Pat also noted that scarce Libertads are probably sold half of the time in private sales and about half of the time at auction, typically on eBay or other platforms. In addition, he said that “the auction process is the best way to set the price” of a particular item “but only if there are a substantial number of auction participants.”
He ended by suggesting that anyone who owns the better-date, scarcer coins – including recent issues like gold coins with mintages of 500 or less – would do well to have them graded since there are counterfeit coins out there and to get unbiased, third-party assessments of the condition of their coins. Graded examples of better-date issues are much more liquid than raw coins.
Libertad collectors will be looking forward to what developments and surprises might be in store for the series next year.
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Louis Golino is an award-winning numismatic journalist and writer, specializing primarily in modern U.S. and world coins. His work has appeared in CoinWeek since 2011. He also currently writes regular features for Coin World, The Numismatist, and CoinUpdate.com, and has been published in Numismatic News, COINage, and FUNTopics, among other coin publications. He has also been widely published on international political, military, and economic issues.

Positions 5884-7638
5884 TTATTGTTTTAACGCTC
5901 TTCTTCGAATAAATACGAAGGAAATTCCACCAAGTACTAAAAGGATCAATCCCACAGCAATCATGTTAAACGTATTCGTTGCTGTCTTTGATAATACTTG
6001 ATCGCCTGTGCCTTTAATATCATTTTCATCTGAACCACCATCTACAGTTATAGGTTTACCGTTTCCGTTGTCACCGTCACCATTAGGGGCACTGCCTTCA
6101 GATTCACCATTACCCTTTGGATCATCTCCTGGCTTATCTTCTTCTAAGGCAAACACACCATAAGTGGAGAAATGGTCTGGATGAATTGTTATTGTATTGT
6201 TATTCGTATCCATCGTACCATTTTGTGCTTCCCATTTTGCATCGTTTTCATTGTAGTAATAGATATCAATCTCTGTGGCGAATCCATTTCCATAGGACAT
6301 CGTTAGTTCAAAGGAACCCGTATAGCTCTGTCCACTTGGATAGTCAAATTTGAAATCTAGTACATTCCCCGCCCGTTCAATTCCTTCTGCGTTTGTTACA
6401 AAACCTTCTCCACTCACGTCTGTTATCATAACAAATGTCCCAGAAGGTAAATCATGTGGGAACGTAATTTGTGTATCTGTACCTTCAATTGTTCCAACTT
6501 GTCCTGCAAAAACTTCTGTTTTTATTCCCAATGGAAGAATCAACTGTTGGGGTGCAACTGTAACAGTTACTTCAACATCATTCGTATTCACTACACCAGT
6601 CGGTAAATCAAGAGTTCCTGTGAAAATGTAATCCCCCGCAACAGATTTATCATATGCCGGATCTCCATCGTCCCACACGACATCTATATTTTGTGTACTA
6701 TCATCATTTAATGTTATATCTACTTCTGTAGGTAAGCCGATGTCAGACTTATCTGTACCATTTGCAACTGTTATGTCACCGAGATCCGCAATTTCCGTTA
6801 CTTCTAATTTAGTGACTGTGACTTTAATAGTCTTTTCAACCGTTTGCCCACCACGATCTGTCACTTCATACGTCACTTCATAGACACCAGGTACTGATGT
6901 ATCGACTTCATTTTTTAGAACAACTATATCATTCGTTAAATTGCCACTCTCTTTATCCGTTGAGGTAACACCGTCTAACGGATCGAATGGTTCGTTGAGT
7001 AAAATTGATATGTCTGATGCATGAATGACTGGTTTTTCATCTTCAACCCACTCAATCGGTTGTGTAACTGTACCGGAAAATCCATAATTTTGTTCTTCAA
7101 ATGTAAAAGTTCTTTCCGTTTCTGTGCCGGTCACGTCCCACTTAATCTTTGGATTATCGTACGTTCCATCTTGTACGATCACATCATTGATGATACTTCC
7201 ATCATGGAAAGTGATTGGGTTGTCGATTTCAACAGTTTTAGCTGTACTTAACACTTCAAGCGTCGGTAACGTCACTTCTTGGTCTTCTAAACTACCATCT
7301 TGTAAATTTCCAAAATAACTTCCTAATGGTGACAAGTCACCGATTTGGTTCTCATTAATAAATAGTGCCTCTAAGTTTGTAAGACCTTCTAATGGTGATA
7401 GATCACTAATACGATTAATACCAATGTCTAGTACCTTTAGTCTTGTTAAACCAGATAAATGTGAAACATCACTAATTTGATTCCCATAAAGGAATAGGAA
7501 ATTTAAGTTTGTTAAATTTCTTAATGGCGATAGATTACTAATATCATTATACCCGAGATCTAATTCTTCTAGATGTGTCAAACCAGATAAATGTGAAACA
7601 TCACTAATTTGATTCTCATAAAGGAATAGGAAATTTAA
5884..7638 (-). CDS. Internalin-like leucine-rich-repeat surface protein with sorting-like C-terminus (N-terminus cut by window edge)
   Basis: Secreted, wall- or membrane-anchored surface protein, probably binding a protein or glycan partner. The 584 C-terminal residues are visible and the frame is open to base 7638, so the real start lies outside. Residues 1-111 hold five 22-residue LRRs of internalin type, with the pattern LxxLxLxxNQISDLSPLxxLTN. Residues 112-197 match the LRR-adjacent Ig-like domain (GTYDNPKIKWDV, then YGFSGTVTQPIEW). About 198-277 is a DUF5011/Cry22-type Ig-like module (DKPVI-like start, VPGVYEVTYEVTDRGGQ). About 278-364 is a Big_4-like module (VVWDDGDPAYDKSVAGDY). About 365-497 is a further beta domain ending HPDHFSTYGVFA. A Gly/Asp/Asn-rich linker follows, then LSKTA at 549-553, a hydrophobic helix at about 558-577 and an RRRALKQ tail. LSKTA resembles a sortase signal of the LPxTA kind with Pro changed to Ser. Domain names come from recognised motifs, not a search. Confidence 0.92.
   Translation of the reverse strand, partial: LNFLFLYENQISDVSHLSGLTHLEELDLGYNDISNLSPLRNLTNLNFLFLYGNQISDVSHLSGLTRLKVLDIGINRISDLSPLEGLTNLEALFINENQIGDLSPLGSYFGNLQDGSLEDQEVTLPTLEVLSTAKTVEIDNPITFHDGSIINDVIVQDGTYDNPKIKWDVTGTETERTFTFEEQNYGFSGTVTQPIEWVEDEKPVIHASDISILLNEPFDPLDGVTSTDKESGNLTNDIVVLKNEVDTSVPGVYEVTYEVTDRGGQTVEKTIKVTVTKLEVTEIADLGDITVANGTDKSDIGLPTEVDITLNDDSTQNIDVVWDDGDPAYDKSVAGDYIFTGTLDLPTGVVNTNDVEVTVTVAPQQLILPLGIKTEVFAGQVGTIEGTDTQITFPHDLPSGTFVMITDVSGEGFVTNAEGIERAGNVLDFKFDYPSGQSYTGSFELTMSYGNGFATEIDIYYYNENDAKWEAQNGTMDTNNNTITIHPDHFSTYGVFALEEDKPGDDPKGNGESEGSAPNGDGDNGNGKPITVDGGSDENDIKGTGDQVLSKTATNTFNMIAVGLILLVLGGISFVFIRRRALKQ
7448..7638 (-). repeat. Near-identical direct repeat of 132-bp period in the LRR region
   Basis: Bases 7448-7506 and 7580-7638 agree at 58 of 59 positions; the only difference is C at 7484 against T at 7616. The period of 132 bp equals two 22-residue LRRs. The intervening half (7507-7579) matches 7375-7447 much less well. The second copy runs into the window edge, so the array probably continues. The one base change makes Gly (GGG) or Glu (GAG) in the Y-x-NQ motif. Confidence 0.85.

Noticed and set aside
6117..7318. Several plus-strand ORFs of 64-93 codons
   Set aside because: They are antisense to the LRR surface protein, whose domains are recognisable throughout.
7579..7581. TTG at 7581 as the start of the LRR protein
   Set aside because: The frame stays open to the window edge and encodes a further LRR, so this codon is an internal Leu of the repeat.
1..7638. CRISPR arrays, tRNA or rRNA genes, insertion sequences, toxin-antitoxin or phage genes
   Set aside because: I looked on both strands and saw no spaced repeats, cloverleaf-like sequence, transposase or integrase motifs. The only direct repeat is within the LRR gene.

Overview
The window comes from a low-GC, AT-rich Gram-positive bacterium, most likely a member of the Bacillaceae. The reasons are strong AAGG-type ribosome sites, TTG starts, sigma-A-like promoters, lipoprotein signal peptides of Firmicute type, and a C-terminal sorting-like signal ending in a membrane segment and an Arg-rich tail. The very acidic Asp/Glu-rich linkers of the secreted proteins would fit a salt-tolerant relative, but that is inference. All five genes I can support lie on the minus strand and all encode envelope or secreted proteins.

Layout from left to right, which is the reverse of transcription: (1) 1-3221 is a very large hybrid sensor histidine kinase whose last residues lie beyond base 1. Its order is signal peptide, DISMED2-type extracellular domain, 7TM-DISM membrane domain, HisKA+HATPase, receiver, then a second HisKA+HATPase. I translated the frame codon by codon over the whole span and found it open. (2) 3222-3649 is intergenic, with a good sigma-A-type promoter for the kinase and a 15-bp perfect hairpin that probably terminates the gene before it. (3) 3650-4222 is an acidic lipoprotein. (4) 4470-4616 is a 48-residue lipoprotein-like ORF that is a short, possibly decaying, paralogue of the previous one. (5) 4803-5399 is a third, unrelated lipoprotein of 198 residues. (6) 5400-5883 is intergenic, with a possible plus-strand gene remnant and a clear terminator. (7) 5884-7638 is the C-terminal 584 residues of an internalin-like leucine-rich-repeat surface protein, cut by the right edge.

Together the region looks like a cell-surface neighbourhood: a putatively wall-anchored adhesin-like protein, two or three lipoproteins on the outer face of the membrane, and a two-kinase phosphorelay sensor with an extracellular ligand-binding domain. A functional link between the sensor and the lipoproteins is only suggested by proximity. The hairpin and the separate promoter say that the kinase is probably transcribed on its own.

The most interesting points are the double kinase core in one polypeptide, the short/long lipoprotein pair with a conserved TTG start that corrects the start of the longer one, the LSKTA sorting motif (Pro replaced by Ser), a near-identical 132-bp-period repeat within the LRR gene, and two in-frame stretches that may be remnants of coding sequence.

In 2015, his CoinWeek.com column “The Coin Analyst” received an award from the Numismatic Literary Guild (NLG) for Best Website Column. In 2017, he received an NLG award for Best Article in a Non-Numismatic Publication with his piece, “Liberty Centennial Designs”.
In October 2018, he received a literary award from the Pennsylvania Association of Numismatists (PAN) for his 2017 article, “Lady Liberty: America’s Enduring Numismatic Motif” that appeared in The Clarion.